UPDATE: Zika virus and the safety of New Zealand’s blood supply
Serious international concern exists around the Zika epidemic. The concern has arisen from two possible complications of Zika infection. Permanent fetal brain injury which results in severe microcephaly in some babies and a number of adults developing the neurological disease - Guillain-Barre syndrome, which causes paralysis. These issues have led to questions about the risk of Zika infection being transmitted by blood donated in New Zealand.
Zika virus is spread by mosquitoes that have acquired the virus from another person who is infected with the virus. Zika virus is currently spreading in countries where dengue, chikungunya and other mosquito-borne infections are known to occur. Zika infection has many features similar to dengue and chikungunya infections.
New Zealand Blood Service (NZBS) introduced measures in November 2014 to protect the blood supply from the risk of transmission of dengue and chikungunya infections. The measures also provide a high level of protection from the risk of transmission of other mosquito-borne infections, including Zika virus.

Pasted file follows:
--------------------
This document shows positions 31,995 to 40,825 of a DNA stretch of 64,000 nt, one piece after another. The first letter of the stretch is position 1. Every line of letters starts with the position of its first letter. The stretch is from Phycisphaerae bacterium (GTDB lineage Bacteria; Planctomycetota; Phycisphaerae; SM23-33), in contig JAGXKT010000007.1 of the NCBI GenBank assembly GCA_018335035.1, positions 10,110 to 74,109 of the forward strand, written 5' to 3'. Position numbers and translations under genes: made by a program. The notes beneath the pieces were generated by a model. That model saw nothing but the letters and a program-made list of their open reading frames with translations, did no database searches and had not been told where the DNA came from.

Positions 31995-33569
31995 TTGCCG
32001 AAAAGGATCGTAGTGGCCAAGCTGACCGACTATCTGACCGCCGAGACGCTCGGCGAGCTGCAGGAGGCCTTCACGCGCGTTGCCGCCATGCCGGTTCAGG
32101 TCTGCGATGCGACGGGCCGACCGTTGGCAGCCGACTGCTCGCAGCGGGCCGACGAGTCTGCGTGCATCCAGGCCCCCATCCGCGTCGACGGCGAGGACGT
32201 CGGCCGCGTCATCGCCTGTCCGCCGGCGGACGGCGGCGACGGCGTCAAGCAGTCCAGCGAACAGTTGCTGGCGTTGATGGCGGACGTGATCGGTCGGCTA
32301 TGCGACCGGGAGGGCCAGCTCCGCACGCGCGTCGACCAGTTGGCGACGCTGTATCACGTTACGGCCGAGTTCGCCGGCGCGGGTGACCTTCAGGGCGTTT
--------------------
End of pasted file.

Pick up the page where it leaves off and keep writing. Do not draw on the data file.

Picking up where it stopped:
The measures involve deferral of donors from giving blood for 28 days after leaving a country where dengue, or chikungunya are present; or following complete recovery if the donor was unwell during or after the period of travel to these areas.
Donors are able to use the ‘Donating after travelling tool’ on this website, following travel overseas, to determine their eligibility prior to presenting at a blood donation centre or blood drive.
In response to increasing concerns of sexual transmission of Zika virus, a new measure was implemented on Tuesday 29th March.
NEW MEASURE: Female donors will be deferred for 28 days from the last sexual contact with a male sexual partner who –
- has been diagnosed with Zika virus infection in the past 3 months, or
- is suspected, or awaiting the outcome of tests, of having Zika virus infection in the previous 3 months.
All donors are routinely asked to tell us their recent travel history at each donation to assess their blood donor eligibility, and female donors will also now be prompted to assess their potential risk related to sexual transmission of Zika virus.
The additional measure will continue to provide a high level of protection against passing Zika virus to patients by blood transfusion.